Kevin Dunkley

Kev DunkleyBecause artists are busy and Kevin said not much had changed in his life we’ve recycled my interview with Kevin from last year’s exhibition. 

Reintroducing Kevin Dunkley……….

Are you a full-time artist?

What type of materials do you use?
Alway oils. I also now paint on board only.

Where do you find inspiration for your work?
Nostalgia. Memories of travelling our lonely roads in the 50′s and then as a teen, looking for that perfect wave.


What current projects are you working on, besides ours of course?
I’m working on about 6 pieces. I always have quite a few on the go at a time. I’m currently painting very moody skies and golden land. There’s usually a farmhouse to be found. I’m also developing new techniques on my trees – love painting trees.

How much of your work, if any, is commissioned?
Probably about 2 or 3 a year. I’d love more……..


What was your first exhibition and where? And your most enjoyable exhibition and where?
About 8 or 9 years ago [after only about a year painting] I held my first show in a wee bar across the road from where I was freelancing as an art director/designer in a small ad agency. There was hardly any payable work happening so I decided to paint in my down time. Totally naive. Think I sold about 10 out of 50 or so. I think they felt sorry for me!
I have only attended openings at Exhibitions Gallery in downtown Wellington. Ron Epskamp the owner has been so good to me in promoting and encouraging me. I go to most openings [once a month] and always enjoy them. The Christmas show is always a hoot as with a dozen artists displaying there’s always heaps of people.

Do you ever push yourself to finish something that is arguing with you through the whole creative process?
Oh yes.

Has the influx of social media changed the way you market your art?

Do you have a blog or website?
I have 2 Facebook sites, one for my art. All my art is shown on Exhibitions website.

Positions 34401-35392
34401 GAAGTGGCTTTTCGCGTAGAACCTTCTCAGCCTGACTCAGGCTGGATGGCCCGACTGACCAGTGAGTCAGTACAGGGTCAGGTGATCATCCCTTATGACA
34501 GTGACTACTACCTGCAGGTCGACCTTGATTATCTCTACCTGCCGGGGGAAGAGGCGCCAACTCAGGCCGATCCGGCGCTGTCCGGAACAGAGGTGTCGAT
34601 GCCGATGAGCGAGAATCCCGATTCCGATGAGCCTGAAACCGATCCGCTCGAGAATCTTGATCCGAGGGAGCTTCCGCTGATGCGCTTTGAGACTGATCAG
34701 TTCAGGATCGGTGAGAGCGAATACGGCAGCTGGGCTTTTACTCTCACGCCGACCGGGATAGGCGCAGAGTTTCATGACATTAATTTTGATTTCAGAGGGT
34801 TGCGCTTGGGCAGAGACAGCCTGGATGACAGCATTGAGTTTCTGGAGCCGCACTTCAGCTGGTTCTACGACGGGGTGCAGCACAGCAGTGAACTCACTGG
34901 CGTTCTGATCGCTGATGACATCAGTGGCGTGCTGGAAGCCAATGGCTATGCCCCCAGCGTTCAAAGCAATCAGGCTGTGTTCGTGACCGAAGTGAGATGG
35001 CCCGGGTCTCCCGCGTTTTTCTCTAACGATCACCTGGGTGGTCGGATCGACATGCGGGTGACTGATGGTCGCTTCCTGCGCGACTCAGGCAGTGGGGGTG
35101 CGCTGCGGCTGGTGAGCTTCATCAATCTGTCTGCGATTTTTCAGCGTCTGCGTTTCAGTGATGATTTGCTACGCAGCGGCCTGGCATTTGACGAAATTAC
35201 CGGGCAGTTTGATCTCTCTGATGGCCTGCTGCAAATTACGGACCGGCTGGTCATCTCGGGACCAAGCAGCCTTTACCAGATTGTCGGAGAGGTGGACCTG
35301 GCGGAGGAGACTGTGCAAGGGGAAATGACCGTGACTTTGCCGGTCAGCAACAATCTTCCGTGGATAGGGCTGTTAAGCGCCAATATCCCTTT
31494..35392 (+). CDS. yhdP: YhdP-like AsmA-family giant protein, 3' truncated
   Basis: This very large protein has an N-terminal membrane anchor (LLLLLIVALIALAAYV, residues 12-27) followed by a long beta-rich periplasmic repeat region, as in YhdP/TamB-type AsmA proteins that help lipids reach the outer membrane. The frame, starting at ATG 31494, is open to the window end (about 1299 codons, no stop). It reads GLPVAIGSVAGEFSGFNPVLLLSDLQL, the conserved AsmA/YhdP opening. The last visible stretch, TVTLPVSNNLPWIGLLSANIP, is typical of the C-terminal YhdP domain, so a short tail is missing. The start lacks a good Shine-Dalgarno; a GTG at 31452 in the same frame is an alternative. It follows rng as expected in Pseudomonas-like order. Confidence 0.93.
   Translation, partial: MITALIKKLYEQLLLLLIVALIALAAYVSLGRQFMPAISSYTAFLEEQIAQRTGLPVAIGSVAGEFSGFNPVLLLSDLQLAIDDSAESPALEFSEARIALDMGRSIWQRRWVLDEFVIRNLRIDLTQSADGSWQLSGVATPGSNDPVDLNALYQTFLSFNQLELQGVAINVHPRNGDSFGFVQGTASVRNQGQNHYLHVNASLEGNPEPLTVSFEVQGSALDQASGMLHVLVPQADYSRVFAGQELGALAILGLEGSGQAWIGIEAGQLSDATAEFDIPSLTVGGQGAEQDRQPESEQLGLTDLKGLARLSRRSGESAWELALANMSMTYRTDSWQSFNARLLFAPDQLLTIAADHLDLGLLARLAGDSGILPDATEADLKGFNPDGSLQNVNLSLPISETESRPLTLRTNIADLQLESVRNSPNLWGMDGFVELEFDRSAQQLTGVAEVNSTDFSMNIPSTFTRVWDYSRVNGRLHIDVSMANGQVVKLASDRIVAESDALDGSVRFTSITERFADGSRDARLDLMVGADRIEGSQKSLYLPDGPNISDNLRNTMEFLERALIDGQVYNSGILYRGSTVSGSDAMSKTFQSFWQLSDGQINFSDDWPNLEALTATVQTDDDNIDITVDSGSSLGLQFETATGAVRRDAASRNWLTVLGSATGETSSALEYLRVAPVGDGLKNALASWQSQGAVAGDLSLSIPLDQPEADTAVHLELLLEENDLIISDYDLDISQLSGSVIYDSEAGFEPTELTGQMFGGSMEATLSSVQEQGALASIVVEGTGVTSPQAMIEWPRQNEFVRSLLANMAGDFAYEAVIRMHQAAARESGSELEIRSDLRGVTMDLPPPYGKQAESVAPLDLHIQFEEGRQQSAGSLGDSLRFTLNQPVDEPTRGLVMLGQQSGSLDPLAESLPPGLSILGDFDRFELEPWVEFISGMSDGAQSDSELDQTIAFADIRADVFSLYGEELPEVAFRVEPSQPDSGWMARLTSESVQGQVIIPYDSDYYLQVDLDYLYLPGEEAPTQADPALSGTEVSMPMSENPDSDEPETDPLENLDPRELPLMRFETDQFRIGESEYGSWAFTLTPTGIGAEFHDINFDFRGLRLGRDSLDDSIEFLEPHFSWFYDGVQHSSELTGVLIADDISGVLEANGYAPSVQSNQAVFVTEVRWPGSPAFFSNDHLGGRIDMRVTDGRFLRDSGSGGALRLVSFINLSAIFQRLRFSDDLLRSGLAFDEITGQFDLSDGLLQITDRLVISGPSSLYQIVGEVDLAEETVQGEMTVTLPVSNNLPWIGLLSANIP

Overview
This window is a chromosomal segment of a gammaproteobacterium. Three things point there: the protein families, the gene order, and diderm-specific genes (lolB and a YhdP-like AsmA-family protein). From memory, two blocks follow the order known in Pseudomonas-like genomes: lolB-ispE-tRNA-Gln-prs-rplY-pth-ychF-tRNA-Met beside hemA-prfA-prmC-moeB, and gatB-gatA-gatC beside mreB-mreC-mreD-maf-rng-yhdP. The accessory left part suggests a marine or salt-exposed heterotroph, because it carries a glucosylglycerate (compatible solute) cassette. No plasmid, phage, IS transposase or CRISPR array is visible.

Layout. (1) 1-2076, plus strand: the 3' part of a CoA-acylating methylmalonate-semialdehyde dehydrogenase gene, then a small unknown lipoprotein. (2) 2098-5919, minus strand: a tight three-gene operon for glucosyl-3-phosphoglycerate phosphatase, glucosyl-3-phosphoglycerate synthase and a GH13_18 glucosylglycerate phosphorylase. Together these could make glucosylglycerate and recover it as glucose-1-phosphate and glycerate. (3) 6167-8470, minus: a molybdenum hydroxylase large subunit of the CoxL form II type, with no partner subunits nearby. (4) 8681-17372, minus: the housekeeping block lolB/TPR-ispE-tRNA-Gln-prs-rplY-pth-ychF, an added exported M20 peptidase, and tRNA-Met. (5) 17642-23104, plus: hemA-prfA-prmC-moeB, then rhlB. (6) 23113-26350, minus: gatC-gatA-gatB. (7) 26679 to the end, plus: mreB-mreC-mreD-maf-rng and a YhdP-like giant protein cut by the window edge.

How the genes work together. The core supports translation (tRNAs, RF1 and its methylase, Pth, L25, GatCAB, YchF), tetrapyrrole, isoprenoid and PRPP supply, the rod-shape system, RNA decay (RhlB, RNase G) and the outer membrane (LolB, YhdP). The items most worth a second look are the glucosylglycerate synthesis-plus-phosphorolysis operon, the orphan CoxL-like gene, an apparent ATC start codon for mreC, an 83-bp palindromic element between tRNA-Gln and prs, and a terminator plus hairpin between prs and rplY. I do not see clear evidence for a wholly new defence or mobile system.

What artists have influenced you?
Dali was my hero. And the Renaissance painters. Locally Michael Smithers earlier works [his rock and pools era]. I also love Jane Kellehan’s abstracts. One day, when I have some money I will do one of her workshops. Other artists who show at ‘Exhibitions’ that I totally admire are Peter Hackett, Gail Gauldie, Matt Gauldie, Brian McCracken, Tony Allain Stephen Welch, Susan Webb, Geoff Williams and my fav NZ artist now is Tim Wilson. I don’t really have much contact with artists apart from those who show at Ron’s gallery.

Have you travelled outside New Zealand and if so have your travels inspired new artwork?
Nearly all my works are pieces of New Zealand, albeit totally made up. The outer islands of Fiji had a big influence too as I love doing hills and mountains.


How does place – where you live –influence your work?
I am lucky enough to overlook the sea, very inspirational, and also the wondrous skies in late afternoons, every colour imaginable……

Do you remember your first sale? If so, what was it?
Yes at my first [naive] show at the local pub. It was called ‘Are we there yet’ – hills, farmhouses, fields. It was the beginning of a great journey.

After preparing for an exhibition do you feel like ‘a breather’ or are you brimming with ideas and want to get started on your next project straight away?
My mind is always far too active so yes, if I have an idea I’ll put that idea down as my first rough. They usually turn out totally different as I change my mind all the time. I like to put them aside from time to time and reappraise a day or so later. Quite often I see a glaring error that way.


When you’re creating a work how much importance do you place on the ‘will this sell or not’ question?
Not a lot. I have learned not to have expectations. People [buyers] are fickle. But saying that sometimes I finish one and say it will sell. There’s always one in a bunch that stands out.

Do you work in your studio every day?

What’s your preferred working scenario – isolation, company, music, silence?
I paint from home and my couch is my studio. If I’m not listening to Radio Sport or watching something on telly, I always listen to CD’s. The kind of music I play is very inspiring.


Do you have a preference for solo over collaborative exhibitions or doesn’t it bother you?
Solo is dangerous as the artist pays most of the expenses [opening, invitations, advertising] and with commission, tax, etc on top it can be a risk, especially in these economic times. Three is a good number, though only if all three artists pieces are totally different.

What made you accept our invitation?
I like to get my art out to new people. It’s like going into the unknown, quite exciting. And I found your show idea very interesting, and a challenge.

And other interests………..?
I used to love landscaping but the old body won’t let me these days. I’ve laid about 20,000 old bricks, made stone wall, made ponds and waterfalls. I have a wee Yorkie Terrier called Freddie [after Freddie Truman the great fast bowler from Yorkshire. Cricket is my favourite sport, used to play it]. Most sports really. Also a mad parrot, a huge fish in my pond and a frog called Jeremiah. I have 2 beautiful daughters, who are amazingly creative. Love cooking and hanging out with good friends over a quiet beer or Riesling.

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